Difference between revisions of "Curiosity at Erasmus MC"

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(Organisational and human challenges to curiosity)
(Challenging case - Patient (as partner))
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== Challenging case - Patient (as partner) ==
 
== Challenging case - Patient (as partner) ==
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'''Prof. Robert J. Baatenburg’s response''': The demands and the way patients want to be treated have been changing over the last ten years intensively. Patients are much more informed and demanding and […] it is conflicting on our old way of doctoring.
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I think that the patient as a partner it is an interesting concept, when you have a patient that comes to you with specific needs and demand. We have to respond to that.
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'''Curiosity team reflections''': Recently, a new tendency has occurred since the patients are becoming more and more informed and the doctors need to follow up on these expectations in order to sustain their competitive advantage over the other hospitals. In that respect, they are looking for new approaches towards the patients. It is the curiosity that drives the hospital’s staff to explore and to be constantly a few steps ahead of patients’ knowledge.
  
 
== Students don’t question decisions / teaching techniques ==
 
== Students don’t question decisions / teaching techniques ==

Revision as of 04:31, 21 June 2012

Introduction

Based on Professor Robert J. Baatenburg’s statements, we assume the organization may run a risk of facing a problem with the stimulation of curiosity among the students. Thus, as far as curiosity issues are concerned, there is an implication that this situation might be recognized as a “crisis”. In this aspect, the organization can be placed in the crisis quadrant of the adaptive Cycle.

Figure 3: Erasmus MC Curiosity positioning in the adaptive Cycle

Non-human challenges to curiosity

Guidelines as necessity (balance between practice and creativity)

Protocols vs. flexibility (protocols save time and make your life easier)

Bureaucratic barrier to curiosity (experiments / operations are protocoled)

Organisational and human challenges to curiosity

Cultural inhibitor to curiosity (first name basis / formalities)

Philip Backx’s response: We have discussed it with the residents why doesn’t anyone have a question. Why don’t they ask me why I am doing this and if they think it is good or not. And it turns out that it is the hierarchy. The students feel that the hierarchy is so strong, especially within medicine. It is like a culture. And we decided that everyone should call each other on the first name bases, not in front of the patients, but when we are not in front of them, they can call us on our first name bases. Even when you tell them: "call me in my first name”, they say "OK, professor". It is tough for them because that is a cultural barrier to curiosity in a way.

Curiosity team reflections: Due to the fact that the hierarchy is so deeply rooted in the organizational culture, it could not be easily overcome. In order to help this process of handling this situation, the doctors try to create an element of informality by being on first name basis but they still haven’t found an effective way to surpass the cultural barrier to curiosity.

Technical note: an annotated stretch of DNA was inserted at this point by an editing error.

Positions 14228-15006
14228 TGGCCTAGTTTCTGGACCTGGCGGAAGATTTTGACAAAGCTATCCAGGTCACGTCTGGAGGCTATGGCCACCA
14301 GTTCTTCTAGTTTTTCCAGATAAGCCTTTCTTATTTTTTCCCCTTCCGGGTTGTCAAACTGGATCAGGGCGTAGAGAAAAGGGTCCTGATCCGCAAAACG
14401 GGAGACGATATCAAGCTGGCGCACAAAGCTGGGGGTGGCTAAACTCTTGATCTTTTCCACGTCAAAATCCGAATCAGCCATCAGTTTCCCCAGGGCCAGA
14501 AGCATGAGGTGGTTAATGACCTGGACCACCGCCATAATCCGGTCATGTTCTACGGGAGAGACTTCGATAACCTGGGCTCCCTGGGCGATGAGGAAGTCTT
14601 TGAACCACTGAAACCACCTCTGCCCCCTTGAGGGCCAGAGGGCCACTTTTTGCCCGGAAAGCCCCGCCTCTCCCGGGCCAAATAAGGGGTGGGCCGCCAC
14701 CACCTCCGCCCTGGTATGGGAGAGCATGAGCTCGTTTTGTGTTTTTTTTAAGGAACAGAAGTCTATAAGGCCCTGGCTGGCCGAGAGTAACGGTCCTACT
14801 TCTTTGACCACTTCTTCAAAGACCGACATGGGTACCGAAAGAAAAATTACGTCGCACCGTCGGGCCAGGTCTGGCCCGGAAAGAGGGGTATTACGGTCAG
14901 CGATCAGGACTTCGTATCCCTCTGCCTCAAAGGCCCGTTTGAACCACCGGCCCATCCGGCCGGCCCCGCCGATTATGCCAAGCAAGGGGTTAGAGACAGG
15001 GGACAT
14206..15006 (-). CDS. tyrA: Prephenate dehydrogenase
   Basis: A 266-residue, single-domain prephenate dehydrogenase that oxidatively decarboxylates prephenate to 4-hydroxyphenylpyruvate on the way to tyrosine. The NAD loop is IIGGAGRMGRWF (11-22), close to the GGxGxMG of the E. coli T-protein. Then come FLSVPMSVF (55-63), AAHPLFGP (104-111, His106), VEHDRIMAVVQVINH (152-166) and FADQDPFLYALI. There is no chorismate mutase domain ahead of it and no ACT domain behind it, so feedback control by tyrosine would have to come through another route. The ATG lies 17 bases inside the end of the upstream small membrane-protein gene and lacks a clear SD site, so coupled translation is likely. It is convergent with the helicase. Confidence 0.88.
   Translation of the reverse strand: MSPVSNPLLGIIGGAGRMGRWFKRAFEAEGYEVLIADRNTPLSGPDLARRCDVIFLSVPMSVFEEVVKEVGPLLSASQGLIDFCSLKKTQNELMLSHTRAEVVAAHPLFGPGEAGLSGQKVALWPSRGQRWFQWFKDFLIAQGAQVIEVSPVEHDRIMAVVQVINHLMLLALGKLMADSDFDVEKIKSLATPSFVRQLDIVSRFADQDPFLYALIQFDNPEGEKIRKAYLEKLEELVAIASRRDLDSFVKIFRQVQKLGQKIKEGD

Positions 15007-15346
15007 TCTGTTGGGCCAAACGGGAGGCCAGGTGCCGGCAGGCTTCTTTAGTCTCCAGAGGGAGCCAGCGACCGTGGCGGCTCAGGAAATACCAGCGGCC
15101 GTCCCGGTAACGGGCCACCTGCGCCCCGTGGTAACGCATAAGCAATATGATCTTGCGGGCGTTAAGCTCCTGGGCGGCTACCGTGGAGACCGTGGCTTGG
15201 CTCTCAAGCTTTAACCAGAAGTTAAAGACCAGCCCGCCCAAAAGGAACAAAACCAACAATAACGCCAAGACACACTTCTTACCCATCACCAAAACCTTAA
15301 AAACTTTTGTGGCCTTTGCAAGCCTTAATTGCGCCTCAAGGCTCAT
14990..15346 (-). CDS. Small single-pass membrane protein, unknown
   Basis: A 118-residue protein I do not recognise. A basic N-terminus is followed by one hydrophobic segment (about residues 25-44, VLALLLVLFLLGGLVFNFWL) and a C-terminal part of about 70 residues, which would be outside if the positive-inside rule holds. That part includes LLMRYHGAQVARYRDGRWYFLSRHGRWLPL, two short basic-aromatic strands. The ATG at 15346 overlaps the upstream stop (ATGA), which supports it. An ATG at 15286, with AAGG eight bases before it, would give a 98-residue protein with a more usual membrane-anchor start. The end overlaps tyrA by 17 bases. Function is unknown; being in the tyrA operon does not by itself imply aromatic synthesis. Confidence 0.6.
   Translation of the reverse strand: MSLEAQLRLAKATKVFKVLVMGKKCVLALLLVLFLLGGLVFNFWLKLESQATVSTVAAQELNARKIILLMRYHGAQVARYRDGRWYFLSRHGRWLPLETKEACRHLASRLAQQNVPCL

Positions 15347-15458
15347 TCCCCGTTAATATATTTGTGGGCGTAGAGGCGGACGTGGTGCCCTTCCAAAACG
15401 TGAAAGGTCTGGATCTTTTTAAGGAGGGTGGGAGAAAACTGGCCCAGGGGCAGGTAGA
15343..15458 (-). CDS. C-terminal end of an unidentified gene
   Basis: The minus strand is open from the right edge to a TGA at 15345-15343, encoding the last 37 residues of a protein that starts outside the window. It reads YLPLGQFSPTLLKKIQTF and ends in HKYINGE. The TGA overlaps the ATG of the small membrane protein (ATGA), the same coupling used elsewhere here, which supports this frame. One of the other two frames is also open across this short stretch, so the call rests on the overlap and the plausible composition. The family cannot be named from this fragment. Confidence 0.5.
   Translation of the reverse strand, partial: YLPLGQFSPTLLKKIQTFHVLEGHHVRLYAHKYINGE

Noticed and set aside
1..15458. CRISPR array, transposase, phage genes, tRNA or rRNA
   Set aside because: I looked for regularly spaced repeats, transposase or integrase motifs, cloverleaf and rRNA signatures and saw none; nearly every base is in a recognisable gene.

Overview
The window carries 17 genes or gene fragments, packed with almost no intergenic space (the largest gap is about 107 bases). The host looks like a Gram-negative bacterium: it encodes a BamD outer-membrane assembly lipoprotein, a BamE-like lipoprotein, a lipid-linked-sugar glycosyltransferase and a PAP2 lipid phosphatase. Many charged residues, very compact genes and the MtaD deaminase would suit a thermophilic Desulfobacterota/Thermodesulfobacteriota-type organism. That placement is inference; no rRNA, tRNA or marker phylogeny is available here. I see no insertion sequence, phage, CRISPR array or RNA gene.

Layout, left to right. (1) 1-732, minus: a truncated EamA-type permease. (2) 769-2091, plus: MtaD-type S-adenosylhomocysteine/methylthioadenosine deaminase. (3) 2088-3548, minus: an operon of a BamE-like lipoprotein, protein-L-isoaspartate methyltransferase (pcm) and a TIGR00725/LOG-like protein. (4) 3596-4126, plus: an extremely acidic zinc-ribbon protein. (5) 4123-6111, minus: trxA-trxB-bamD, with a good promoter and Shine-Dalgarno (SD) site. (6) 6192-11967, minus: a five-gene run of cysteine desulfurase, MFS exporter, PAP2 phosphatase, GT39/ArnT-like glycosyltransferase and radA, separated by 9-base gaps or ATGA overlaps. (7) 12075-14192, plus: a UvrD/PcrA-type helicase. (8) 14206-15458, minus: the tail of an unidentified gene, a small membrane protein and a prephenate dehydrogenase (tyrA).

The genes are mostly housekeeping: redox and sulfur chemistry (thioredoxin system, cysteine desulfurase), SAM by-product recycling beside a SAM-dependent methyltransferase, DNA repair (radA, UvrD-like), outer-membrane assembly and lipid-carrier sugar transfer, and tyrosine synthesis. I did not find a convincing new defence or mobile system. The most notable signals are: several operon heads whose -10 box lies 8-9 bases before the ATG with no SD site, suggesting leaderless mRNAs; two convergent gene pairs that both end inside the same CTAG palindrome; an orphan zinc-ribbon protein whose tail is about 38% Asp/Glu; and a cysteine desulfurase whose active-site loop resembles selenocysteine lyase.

Suggestions: Even though already implemented techniques seem not to be effective yet, it needs to be pointed out that cultural change does not occur instantly. It is our belief that the department is heading in the right direction regarding this specific approach and efforts should be continued in order to sustain it and foster it even more in the future. In this respect, contribution to such informal environment should be mutual both from the student as well as the managing team’s side.


Challenging case - Patient (as partner)

Prof. Robert J. Baatenburg’s response: The demands and the way patients want to be treated have been changing over the last ten years intensively. Patients are much more informed and demanding and […] it is conflicting on our old way of doctoring. I think that the patient as a partner it is an interesting concept, when you have a patient that comes to you with specific needs and demand. We have to respond to that.

Curiosity team reflections: Recently, a new tendency has occurred since the patients are becoming more and more informed and the doctors need to follow up on these expectations in order to sustain their competitive advantage over the other hospitals. In that respect, they are looking for new approaches towards the patients. It is the curiosity that drives the hospital’s staff to explore and to be constantly a few steps ahead of patients’ knowledge.

Students don’t question decisions / teaching techniques


For further information regarding the Company, the Interviewees, the Interview Structure or Reflections obtained during the process, see Case study Group 2.

For further information regarding the role of Curiosity in the Adaptive Cycle go back to Group 2 Student Lecture.